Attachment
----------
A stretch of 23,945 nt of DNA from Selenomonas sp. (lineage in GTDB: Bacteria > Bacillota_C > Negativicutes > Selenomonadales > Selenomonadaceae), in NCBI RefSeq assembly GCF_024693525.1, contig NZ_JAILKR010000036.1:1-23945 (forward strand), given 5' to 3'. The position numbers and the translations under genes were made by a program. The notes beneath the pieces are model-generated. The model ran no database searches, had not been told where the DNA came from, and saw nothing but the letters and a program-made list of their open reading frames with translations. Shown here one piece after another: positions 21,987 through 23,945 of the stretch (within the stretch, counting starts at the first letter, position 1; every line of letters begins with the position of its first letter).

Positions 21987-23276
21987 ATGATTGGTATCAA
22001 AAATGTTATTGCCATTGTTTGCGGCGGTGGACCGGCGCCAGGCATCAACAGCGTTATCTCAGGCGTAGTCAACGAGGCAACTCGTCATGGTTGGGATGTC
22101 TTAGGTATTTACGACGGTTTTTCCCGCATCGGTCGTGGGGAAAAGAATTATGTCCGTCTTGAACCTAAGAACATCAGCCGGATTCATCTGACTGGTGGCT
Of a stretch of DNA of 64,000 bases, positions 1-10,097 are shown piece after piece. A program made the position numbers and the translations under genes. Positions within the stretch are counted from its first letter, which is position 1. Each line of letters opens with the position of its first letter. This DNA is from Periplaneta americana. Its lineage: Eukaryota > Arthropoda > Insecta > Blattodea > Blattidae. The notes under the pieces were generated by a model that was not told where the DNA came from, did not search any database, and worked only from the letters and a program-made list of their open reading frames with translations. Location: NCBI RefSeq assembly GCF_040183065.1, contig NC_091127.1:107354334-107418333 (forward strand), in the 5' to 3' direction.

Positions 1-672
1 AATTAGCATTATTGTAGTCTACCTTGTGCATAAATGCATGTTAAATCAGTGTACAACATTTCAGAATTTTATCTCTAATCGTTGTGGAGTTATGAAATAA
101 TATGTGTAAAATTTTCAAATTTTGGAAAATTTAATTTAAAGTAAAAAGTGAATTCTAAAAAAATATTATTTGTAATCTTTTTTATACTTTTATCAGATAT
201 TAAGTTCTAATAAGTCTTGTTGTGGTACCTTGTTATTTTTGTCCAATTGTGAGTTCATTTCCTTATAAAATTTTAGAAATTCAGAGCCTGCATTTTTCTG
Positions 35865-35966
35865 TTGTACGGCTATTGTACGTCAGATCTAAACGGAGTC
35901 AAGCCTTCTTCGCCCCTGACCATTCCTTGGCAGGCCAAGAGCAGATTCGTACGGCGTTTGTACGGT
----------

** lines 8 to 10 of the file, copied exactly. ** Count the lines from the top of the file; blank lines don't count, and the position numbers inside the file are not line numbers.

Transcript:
1 AATTAGCATTATTGTAGTCTACCTTGTGCATAAATGCATGTTAAATCAGTGTACAACATTTCAGAATTTTATCTCTAATCGTTGTGGAGTTATGAAATAA
101 TATGTGTAAAATTTTCAAATTTTGGAAAATTTAATTTAAAGTAAAAAGTGAATTCTAAAAAAATATTATTTGTAATCTTTTTTATACTTTTATCAGATAT
201 TAAGTTCTAATAAGTCTTGTTGTGGTACCTTGTTATTTTTGTCCAATTGTGAGTTCATTTCCTTATAAAATTTTAGAAATTCAGAGCCTGCATTTTTCTG